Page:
Miss Saigon in Manchester
Sat in the Stalls of the Palace Theatre in Manchester, I had mixed emotions. Of all the major West End musicals I’ve seen, I’d heard the least about Miss Saigon. Maybe because there’s no Miss Saigon film (yet), or maybe because the story is based on sensitive events that are still in living memory, this musical didn’t have the same hype.
But it should.
What is Miss Saigon?
First performed in 1989 on London’s West End, Miss Saigon is a musical based on Giacomo Puccini’s opera, Madame Butterfly. However, whilst Madame Butterfly tells the story of an American lieutenant and a geisha, Miss Saigon is the story of a U.S. GI and a South Vietnamese bar girl.
FYI, if you ever get the chance, go see Madame Butterfly. I saw it whilst I was in high school, and while opera isn’t usually my thing, it was amazing.
The musical is inspired by a magazine photo showing a Vietnamese mother leaving her child at a departure gate at a military base as she believed the American G.I. father would provide a much better life for the child.
Set between 1975 and 1978, Miss Saigon shows events at the end of the Vietnam War including the evacuation of the American Embassy in Saigon, now known as Ho Chi Minh, and the reunification of Vietnam.
Miss Saigon UK Tour 2018
The Miss Saigon UK Tour is absolutely amazing because of four main things:
I’ve seen lots of musicals, and the story matters. Only a good storyline with a draw an audience in, make them fall in love with it and return time after time; Miss Saigon does this effortlessly.
It’s hard to cover such a sensitive event when its still in living memory. Obviously, it’s not in my living memory, but it is in my parent’s generation. I actually learned about the Vietnam War during my GCSE Modern History class and have visited the Vietnam War monument on Trek America.
The way that the script covers the event and issues is beautiful. It shows a fair depiction of the events with no bias, but also doesn’t shy away from the facts. Miss Saigon is about the human side of the Vietnam War and it’s done in a very respectful, but real way.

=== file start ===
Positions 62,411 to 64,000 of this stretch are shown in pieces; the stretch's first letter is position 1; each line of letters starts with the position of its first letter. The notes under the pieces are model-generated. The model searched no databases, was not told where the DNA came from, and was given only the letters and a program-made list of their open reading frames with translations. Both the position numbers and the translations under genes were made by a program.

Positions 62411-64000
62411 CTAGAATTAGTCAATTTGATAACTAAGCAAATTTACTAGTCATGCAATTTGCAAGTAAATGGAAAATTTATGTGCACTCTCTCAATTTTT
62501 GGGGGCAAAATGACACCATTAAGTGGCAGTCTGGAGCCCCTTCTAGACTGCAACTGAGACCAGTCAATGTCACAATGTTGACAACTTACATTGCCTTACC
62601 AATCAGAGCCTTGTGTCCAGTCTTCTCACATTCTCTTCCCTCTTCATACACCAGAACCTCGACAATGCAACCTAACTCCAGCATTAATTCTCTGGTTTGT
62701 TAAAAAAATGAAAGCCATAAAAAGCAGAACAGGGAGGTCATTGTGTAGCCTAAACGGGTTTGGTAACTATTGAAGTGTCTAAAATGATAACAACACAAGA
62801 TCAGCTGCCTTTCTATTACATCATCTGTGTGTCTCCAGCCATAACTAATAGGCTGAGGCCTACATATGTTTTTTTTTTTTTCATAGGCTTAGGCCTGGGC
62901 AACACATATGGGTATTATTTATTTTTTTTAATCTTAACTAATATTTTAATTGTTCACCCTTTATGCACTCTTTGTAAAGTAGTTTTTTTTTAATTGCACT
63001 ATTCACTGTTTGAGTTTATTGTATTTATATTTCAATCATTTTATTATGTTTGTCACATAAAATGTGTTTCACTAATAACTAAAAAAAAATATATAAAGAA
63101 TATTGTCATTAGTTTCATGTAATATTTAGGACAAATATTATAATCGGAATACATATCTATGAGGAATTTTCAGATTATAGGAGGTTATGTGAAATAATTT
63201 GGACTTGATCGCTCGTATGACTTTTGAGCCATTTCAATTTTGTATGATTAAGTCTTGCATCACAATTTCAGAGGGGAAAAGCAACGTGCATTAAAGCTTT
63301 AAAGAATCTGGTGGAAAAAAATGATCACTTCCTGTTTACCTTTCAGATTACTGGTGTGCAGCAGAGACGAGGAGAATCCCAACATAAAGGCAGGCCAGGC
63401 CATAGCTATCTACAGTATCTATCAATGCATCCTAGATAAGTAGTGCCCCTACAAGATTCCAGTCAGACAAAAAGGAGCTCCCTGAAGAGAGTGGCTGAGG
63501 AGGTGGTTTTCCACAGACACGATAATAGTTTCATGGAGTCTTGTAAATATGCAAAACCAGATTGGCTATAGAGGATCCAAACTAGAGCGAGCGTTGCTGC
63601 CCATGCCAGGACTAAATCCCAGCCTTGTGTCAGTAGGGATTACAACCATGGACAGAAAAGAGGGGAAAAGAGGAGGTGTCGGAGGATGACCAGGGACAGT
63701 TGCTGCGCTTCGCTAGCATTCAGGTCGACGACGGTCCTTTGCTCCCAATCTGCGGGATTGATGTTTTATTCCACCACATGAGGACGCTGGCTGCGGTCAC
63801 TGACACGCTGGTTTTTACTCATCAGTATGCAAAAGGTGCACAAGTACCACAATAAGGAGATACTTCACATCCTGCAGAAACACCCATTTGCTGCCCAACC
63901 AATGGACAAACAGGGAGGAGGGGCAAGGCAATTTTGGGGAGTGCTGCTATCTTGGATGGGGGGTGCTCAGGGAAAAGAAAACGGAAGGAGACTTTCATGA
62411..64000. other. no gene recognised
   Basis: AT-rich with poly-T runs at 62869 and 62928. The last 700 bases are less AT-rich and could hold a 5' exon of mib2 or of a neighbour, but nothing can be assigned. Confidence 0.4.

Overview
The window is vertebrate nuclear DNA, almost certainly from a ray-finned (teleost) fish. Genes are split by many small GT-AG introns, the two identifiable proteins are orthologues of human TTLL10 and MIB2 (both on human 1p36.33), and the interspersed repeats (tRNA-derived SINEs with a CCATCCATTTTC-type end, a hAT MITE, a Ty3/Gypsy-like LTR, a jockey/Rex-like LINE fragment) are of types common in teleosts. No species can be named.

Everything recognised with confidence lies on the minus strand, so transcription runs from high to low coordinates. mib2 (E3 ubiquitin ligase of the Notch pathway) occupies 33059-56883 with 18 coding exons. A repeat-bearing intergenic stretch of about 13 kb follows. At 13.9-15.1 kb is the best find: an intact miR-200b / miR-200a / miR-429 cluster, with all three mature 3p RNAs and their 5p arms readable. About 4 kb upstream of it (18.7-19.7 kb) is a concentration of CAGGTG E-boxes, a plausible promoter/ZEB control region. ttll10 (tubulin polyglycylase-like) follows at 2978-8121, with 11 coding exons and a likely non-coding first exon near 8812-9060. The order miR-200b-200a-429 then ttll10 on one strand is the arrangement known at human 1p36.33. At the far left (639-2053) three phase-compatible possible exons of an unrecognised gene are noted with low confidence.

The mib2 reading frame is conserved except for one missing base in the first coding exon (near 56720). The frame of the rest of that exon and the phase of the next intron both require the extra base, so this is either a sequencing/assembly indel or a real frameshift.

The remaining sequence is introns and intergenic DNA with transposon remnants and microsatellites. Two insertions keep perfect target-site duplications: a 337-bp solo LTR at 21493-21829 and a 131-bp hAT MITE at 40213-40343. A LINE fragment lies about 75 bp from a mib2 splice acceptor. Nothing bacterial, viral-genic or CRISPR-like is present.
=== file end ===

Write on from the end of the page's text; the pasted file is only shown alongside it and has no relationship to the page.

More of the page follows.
I don’t think it’s possible to create an incredible musical without great music. It’s the soul of any musical. Miss Saigon has some of the most powerful songs out of all musicals including The Movie in My Mind, I Still Believe, Bui Doi and I’d Give My Life For You.
From the highs of The Heat is On and the American Dream to the heartbreak of Maybe and Little God of My Heart, the music takes you on a rollercoaster of emotions and seriously sent shivers down my spine. The only other musicals that have done that to me are Blood Brothers, Les Mis, and Wicked.
The casting for the UK Tour is absolute perfection.
Red Concepcion is The Engineer in my eyes. For such a seedy, awful character, Red made him human and actually likable. He was hilarious, horrible and just a joy to watch.
Sooha Kim & Ashley Gilmour were such a perfect match and 100% believable. They made you feel like you were watching a real story play out.
I can’t talk about the cast without saying that Ryan O’Gorman’s performance of John was amazing. My heart broke during Bui Doi.
It’s pretty hard to transport an audience from a cold spring evening in Manchester, England to the humid streets of Saigon, yet that’s exactly what happened.
From a bar to an embassy, a helicopter to the streets of Bangkok, everything moved seamlessly and helped the audience believe the story.
I would 100% recommend going to see Miss Saigon. It’s an incredibly powerful musical and one of the best out there. If you want to get tickets for the UK tour, click here.
As always, I’d love to hear your theatre recommendations!